Vampires and werewolves are over and done with. Come on, show me some swampmen and mummies!
If you change the setting of your script, you have to change the dialogue too. People in the US do not talk like people in Britain or Australia.
Scenes after the end credits: Just don’t. If I liked your script, it’s unnecessary. If I hated it, you’re just inflicting more pain.
Your logline has to be something you could actually say out loud. Don’t just jam clauses together and pray that it makes sense.
Don’t drink and write. It does not work.
(It does make you feel like Hemingway, though.)
Your character descriptions are so quirky and overly elaborate that I have no idea what the characters in question are supposed to look/act like.
It should be ‘fourteen’, not ‘14’. Write the actual word. This is a screenplay, not a text message.
Let your voice into the script. Have fun writing it, and chances are I’ll have fun reading it.
Please stop making characters repeat stuff back to each other. It’s not snappy back-and-forth, it’s a waste of space.
You can make your character’s voices sound different by giving them less to say. Too much yakity-yak tends to blend together into a big mediocre soup.
Either capitalization is for ALL SOUNDS or it’s for SHIT YOU WANT TO EMPHASIZE. Pick one, not both.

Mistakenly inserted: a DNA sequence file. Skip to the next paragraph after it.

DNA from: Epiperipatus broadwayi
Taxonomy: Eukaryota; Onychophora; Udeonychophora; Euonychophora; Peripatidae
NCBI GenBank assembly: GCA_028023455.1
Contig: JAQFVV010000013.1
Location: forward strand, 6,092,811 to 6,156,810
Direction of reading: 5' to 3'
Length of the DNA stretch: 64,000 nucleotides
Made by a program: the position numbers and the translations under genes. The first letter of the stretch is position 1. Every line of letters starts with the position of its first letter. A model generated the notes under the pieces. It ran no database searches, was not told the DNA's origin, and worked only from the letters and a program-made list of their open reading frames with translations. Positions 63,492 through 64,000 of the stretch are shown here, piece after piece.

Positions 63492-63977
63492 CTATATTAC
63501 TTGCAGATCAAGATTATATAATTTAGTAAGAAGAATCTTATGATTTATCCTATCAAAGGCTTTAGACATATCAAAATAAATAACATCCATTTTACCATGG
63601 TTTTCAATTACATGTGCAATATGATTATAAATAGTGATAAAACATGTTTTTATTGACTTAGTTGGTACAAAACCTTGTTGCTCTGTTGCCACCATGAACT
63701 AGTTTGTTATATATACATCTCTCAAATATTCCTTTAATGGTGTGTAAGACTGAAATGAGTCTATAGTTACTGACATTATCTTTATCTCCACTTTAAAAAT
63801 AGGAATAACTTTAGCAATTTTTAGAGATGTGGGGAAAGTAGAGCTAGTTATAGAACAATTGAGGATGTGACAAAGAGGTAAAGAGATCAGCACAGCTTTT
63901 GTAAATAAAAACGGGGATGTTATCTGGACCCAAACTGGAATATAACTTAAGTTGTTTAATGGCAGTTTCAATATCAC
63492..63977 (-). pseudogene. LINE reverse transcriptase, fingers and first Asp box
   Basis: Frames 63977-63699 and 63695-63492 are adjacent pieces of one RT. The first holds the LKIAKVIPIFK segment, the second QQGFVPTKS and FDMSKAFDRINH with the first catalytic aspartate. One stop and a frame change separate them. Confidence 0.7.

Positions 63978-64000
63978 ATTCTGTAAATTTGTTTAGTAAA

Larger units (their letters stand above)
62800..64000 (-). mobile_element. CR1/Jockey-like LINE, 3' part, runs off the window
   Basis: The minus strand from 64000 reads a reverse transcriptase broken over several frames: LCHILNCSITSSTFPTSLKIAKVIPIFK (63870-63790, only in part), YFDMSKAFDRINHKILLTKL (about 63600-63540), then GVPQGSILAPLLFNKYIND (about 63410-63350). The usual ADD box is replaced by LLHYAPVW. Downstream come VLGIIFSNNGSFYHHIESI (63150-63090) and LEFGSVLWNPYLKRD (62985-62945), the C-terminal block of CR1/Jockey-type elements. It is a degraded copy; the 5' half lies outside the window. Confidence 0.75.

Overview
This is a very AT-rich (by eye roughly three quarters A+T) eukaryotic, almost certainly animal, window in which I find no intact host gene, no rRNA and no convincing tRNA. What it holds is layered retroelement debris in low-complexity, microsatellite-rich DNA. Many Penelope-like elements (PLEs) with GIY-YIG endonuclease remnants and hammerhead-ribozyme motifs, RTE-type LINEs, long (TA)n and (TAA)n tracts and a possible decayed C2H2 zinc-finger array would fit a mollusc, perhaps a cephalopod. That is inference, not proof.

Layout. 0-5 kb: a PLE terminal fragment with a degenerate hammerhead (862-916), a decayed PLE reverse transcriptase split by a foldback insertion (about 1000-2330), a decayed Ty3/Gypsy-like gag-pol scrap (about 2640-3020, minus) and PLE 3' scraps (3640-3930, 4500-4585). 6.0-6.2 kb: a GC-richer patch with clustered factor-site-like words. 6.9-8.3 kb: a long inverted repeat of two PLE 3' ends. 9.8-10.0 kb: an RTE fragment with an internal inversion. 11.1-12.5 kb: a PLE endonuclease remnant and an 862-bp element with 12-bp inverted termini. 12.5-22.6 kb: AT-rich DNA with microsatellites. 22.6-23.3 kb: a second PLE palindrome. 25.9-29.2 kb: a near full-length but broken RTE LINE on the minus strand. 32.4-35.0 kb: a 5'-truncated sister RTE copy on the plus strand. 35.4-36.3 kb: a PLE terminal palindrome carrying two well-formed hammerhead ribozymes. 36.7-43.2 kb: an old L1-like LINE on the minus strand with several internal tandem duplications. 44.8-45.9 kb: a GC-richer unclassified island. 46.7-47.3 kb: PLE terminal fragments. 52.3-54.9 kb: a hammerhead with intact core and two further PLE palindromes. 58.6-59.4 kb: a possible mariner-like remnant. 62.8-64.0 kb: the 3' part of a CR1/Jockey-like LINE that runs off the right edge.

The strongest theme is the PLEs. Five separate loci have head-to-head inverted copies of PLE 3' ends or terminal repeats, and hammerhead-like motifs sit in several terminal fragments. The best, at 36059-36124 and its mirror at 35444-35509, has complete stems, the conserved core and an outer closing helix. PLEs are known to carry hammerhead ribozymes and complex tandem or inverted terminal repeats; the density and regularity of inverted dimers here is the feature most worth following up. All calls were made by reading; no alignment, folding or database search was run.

‘Pension’ and ‘penchant’ are not the same thing.
Don’t write scenes that feel like videogame cutscenes — you know, where the protagonist’s control is arbitrarily taken away so you can advance the plot.
Do you have the life rights/book rights to go with your biopic script about a real person? And if not, why would somebody buy your script when they could just write their own version?
Car chases and gun fights are not inherently cool. You have to make them cool by writing them properly.
People will say they can tell in the first 10 pages whether or not they’ll like your script.
They’re lying — they can tell by Page 1. So make Page 1 a thing of beauty.
Always remember that funny trumps everything. Your script could be written in crayon with your name spelled wrong on the cover, but if it’s genuinely, screamingly funny, none of that matters.
Don’t be a grumpy misanthrope who obviously hates life.
Yes, I know most writers tend towards this state, and I know Warren Ellis can pull it off… but try not to let it taint your script.
This is nitpicky and technical as hell, but…
A dash is almost always a better choice than a semicolon, because if someone’s reading quickly, the larger symbol helps to separate the two sentences/sentence fragments in the reader’s mind. Also, most people are scared of semicolons.
You can’t have an entire conversation where the characters communicate only in text messages. How uncinematic is that? I can’t believe I’m saying this, but at least put some voiceover in there.